5. Maurice Easterly (Maurice Easterly)
  6. Andrew Fent
  7. Sam Haarsma (DrFidget)
  8. Miles Swoger (Gamings)

Top 22 after Swiss

Seniors Top 8

  1. Brian Hough
  2. Darrin Cooper

  3. Grace Arnold

Houston, TX

Masters Top 8

  1. Benji Irons (benjitheGREAT)
  2. Oliver Valenti (Smith)
  3. Danish Ali
  4. Logan Castro (Yellowbox)
  5. Kenan Nerad (Lucien Lachance)
  6. Tiffany Stanley (Shiloh)
  7. Jordan Rethmeier (Cathadora)
  8. Trista Medine (ryuzaki)

Top 30 after Swiss

Seniors Top 8

  1. Cedric Bernier (Talon)
  2. Ian McLaughlin
  3. Wade Stanley
  4. Mark Grubbs
  5. Teddy Heinem
  6. Phillip J.
  7. Max C.
  8. Max A.

San Jose, CA

Masters Top 8

  1. Kamran Jahadi (Kamz)
  2. Hayden Morrison (hakemo)
  3. Alex Dylan Ogloza (Evan Falco)
  4. Duy Ha (Duy)
  5. Alan Schambers (Metabou)
  6. Jeremy Fan (AlphaOmega)
  7. Lane Tower
  8. Alex Stempe (Stempe)

Top 26 after Swiss

Seniors Top 8

  1. April Hooge (Phenac)
  2. Tommy Yee (tlyee61)
  3. Daniel Cardenas (KermitTheFrog14)
  4. Matthew Sao (xblade356)
  5. Josh Fernando
  6. Ian Whiton
  7. Tristan Arellano
  8. Luka Levi

 Top 28 after Swiss

Toronto, ON

Masters Top 8

  1. Winston Chan (Chanman)
  2. Daniel Levinson (dtrain)
  3. Shingo Fukuyado (Uwaki shin)
  4. Simon Yip (TDS)
  5. Hamza Khan (MiniWade)
  6. Eric Stevenson
  7. Grant Clail
  8. Matthew Coyle (EnFuego)

Top 30 after Swiss

Seniors Top 8

  1. Richard Truong (Dittoditto)
  2. Allan Xu (Allan Xu)

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      I started my EV spread with the Jolly Nature, because getting outsped by Terrakion’s Rock Slide and Gengar’s Icy Wind are both very bad things that can happen with Adamant Nature. I definitely wanted to outspeed Timid Gengar and Adamant Talonflame, but since Mega Lucario was so close and gave my team a bit of trouble in theory, I opted to invest 196 Speed EVs to outspeed it as well. After a Dragon Dance, Mega Salamence outspeeds almost everything relevant in the metagame, including bulky Suicune after Tailwind, Scarf Landorus-T, and Modest Venusaur in the Sun.
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      Clefable @ Sitrus Berry
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      IVs: 31/1/31/31/31/31
      EVs: 244 HP / 164 Def / 28 Sp. Atk / 68 Sp. Def / 4 Spd
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      Bisharp @ Focus Sash
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      Virizion @ Expert Belt
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      IVs: 30/31/31/x/31/31
      EVs: 252 Atk / 4 Def / 252 Spd
      Ability: Justified
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      The above team members have a decent matchup against Mega Kangaskhan, but I couldn’t immediately threaten Mega Kangaskhan until I got off a Dragon Dance with Mega Salamence. At first, I had Lum Berry Terrakion like Angel did to fulfill this role. In practice, however, other Terrakion and bulky Water-types like Rotom-Wash, Suicune, and Jellicent were problematic. I originally got the idea to use Virizion from watching Lajo on Showdown and, from there, the Grass-type legendary has not let me down.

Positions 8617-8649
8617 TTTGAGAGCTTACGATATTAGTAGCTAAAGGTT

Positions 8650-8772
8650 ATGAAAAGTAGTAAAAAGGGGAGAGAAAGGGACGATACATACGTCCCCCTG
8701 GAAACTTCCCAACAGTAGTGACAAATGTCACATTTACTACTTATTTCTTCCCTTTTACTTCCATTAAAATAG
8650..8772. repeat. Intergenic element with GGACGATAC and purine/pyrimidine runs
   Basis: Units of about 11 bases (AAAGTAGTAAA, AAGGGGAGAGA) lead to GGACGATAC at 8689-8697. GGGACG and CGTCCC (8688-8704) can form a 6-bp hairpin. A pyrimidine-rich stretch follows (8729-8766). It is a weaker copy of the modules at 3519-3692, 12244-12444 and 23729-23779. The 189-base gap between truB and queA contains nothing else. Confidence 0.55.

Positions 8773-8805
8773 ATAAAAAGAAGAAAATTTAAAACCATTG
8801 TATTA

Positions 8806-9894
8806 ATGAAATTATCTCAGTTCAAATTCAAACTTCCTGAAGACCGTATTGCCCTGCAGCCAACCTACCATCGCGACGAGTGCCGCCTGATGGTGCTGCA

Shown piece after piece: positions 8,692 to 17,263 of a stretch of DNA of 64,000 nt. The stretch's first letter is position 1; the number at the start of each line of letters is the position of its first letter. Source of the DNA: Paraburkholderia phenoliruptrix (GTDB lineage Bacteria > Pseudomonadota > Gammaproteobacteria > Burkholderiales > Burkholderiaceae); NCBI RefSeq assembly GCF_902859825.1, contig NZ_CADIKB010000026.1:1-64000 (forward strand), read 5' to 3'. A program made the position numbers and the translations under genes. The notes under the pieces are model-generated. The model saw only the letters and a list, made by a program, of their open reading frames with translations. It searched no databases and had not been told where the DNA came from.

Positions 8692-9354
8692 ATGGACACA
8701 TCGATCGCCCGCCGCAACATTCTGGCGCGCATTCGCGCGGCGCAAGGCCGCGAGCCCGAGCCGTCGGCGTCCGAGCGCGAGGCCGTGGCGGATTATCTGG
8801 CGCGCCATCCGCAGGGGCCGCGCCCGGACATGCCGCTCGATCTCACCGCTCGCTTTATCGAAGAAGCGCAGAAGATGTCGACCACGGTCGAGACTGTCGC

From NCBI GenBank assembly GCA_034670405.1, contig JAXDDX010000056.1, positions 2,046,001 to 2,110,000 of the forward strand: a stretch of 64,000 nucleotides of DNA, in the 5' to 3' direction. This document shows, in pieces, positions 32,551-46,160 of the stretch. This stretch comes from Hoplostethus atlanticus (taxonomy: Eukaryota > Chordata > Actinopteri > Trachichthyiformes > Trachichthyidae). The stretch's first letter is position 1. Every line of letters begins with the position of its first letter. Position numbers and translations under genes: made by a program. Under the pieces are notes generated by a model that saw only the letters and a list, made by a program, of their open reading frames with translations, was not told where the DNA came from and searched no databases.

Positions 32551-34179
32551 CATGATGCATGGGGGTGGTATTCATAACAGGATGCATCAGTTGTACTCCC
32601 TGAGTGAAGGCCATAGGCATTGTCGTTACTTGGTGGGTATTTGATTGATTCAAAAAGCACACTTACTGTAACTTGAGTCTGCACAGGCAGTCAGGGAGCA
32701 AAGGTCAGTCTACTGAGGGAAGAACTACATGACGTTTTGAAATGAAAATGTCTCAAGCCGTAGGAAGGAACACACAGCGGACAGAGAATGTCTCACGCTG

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      Heatran @ Chople Berry
      Nature: Modest (+Sp. Atk, -Atk)
      IVs: 31/x/31/31/31/31
      EVs: 132 HP / 20 Def / 132 Sp. Atk / 12 Sp. Def / 212 Spd
      Ability: Flash Fire
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      Suicune @ Rocky Helmet
      Nature: Bold (+Def, -Atk)
      IVs: 31/0/31/31/31/31
      EVs: 252 HP / 4 Def / 132 Sp. Atk / 60 Sp. Def / 60 Spd
      Ability: Pressure
      – Scald
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      As the last Pokémon on the team, I wanted something that could check Landorus-T and complete a secondary Fire-Water-Grass core. At first, Swampert and Rotom-Wash occupied this slot. However, Swampert was too slow for my liking and Rotom-Wash was too susceptible to flinches from Rock Slide, which can be devastating if it occurs even once. So Suicune took the place of the bulky Water-type.
      My team does not rely on Tailwind, but it can be useful to force some additional pressure on my opponents with fast Knock Offs or even faster Frustrations. I opted to run Protect over Snarl because I felt like Suicune would be targeted often. I used Clefable to soak up weaker single-target special attacks anyway, so Snarl’s role was mostly fulfilled already.
      Suicune was added to the team very close to the start of Regionals, so the EV spread I made was mostly impromptu during practice time. I started with 60 Speed EVs, which allows me to outspeed Scarf Hydreigon (and subsequently Scarf Landorus-T) after Tailwind. Suicune’s HP and Defense EVs let it survive a +1 Jolly Mega Salamence’s Double-Edge 100% of the time, and the investment in Special Attack allows Suicune to 2HKO semi-bulky Heatran with Scald and has a strong chance to OHKO most Mega Salamence after Rocky Helmet chip damage. The rest was placed into Special Defense to increase the chances of making bulky Rotom-Wash’s Thunderbolt a 3HKO.